Democrats Find Iraq Alternative Is Elusive
Monday, December 5, 2005
Around the country, many grass-roots Democrats are clamoring for a quick withdrawal of U.S. forces from Iraq. On Capitol Hill, Democratic politicians have grown newly aggressive in denouncing the Bush administration's war strategy and outlining other options.
But among the Democratic foreign-policy elite, dominated by people who previously served in the top ranks of government, there are stark differences -- and significant vagueness -- about a viable alternative.
In interviews, veteran policymakers offered no end of criticism about how President Bush maneuvered the United States into its present predicament, but only one had a clear vision of what he would do if the Iraq problem were handed over to a Democratic administration tomorrow. Several accept Bush's premise that a rapid withdrawal anytime soon would leave Iraq unstable and risk a strategic disaster in the broader Middle East.
"I'm not prepared to lay out a detailed policy or strategy," said former U.N. ambassador Richard C. Holbrooke, who was widely considered the leading candidate to be secretary of state if Sen. John F. Kerry (Mass.) had won the presidency last year. "It's not something you can expect in a situation that is moving this fast and has the level of detail you're looking for."
The difficulty that the Democratic foreign-policy elite has in coming together around a crisp alternative to the Bush administration has consequences that echo beyond the warren of think tanks, universities and consulting shops where most of its members now bide their time. On complicated policy questions, candidates and elected officials usually turn to respected and experienced policy experts to fashion their own platforms.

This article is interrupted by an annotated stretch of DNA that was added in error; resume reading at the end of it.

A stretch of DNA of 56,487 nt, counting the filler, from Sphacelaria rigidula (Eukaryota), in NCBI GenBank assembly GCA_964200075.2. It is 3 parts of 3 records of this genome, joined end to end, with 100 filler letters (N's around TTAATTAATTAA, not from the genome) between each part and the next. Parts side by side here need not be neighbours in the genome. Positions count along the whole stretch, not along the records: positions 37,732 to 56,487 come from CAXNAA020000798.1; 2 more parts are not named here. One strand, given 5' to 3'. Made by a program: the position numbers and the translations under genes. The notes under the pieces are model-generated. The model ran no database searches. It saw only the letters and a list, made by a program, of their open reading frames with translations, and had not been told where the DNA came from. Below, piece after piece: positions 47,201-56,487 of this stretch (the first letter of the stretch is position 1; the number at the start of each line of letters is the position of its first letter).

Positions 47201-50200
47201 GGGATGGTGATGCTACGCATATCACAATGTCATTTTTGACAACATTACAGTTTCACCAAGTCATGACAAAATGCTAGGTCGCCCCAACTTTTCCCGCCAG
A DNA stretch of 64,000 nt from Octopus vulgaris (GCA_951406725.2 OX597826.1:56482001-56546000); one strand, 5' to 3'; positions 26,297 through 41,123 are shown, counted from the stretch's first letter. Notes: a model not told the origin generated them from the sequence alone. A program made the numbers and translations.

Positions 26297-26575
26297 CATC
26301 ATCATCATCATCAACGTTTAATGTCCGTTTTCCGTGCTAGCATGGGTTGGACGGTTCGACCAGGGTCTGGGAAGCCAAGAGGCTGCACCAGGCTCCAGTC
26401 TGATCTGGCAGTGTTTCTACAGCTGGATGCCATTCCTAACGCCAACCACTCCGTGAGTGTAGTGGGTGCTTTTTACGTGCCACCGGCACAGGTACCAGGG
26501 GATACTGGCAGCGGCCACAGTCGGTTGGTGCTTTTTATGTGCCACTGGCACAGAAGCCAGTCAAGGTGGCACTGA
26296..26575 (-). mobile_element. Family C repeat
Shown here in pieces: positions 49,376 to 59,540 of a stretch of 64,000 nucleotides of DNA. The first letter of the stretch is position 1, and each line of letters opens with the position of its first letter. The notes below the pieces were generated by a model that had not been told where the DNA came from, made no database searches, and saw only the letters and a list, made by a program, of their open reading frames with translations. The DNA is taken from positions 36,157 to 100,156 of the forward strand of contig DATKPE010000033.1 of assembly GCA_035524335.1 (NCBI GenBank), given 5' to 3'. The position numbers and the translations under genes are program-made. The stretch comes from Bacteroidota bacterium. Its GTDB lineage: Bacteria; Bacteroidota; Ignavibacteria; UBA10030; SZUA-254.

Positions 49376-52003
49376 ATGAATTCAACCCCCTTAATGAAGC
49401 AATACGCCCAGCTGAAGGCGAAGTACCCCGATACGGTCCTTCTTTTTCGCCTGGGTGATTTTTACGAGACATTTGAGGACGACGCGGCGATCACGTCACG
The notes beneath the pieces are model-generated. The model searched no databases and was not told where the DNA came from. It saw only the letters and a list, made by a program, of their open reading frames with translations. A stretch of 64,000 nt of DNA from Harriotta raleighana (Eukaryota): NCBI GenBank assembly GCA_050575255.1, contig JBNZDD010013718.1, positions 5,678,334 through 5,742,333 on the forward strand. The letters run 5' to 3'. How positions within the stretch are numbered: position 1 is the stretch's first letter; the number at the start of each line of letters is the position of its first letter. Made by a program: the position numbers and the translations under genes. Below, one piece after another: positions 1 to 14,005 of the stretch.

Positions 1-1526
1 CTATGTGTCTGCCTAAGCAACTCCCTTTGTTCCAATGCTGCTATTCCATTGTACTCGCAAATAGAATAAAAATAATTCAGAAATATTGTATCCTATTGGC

Highlighting the lack of consensus, some Democrats advocate withdrawing apace to change the dynamics in Iraq and the Middle East -- and to avoid getting bogged down or discrediting the United States. Others argue that it is a mistake to even talk about a timed drawdown. In between, still others propose an initial cut, while keeping a sizable force in Iraq or the region to promote stability and avoid repeating the Afghanistan debacle of the 1990s that helped produce Taliban rule.
The biggest common denominator was the anguish of trying to define a Democratic alternative.
"I believe the assessment that if we pull out it will leave an unsettled situation that is bad for the neighborhood and bad for us. Therefore I'd be willing to stay longer if I believed what we're doing would lead to progress in six to 12 months," said former defense secretary William J. Perry. "But I have not seen that evidence, so I'm skeptical that it will."
Zbigniew Brzezinski is emerging as the most outspoken Democratic policymaker with an unambiguous alternative. He says it is time for Washington to "bite the bullet" and withdraw U.S. troops "rapidly," no later than the end of 2006. A more prolonged disengagement would jeopardize remaining U.S. troops.
"We have to face the fact that the war is not going well and is costing us too much, not only in blood and money but also in the U.S. position in the world, discrediting our legitimacy, credibility and morality even," said Brzezinski, who was President Jimmy Carter's national security adviser.
Among several steps during and after a transition, Brzezinski favors keeping some U.S. forces in Kuwait.
Like Perry, Brzezinski said he would be willing to support current policy if there were more signs of success. But to win, the U.S. military would need to double or triple its size in Iraq, a step Washington will not take, he said.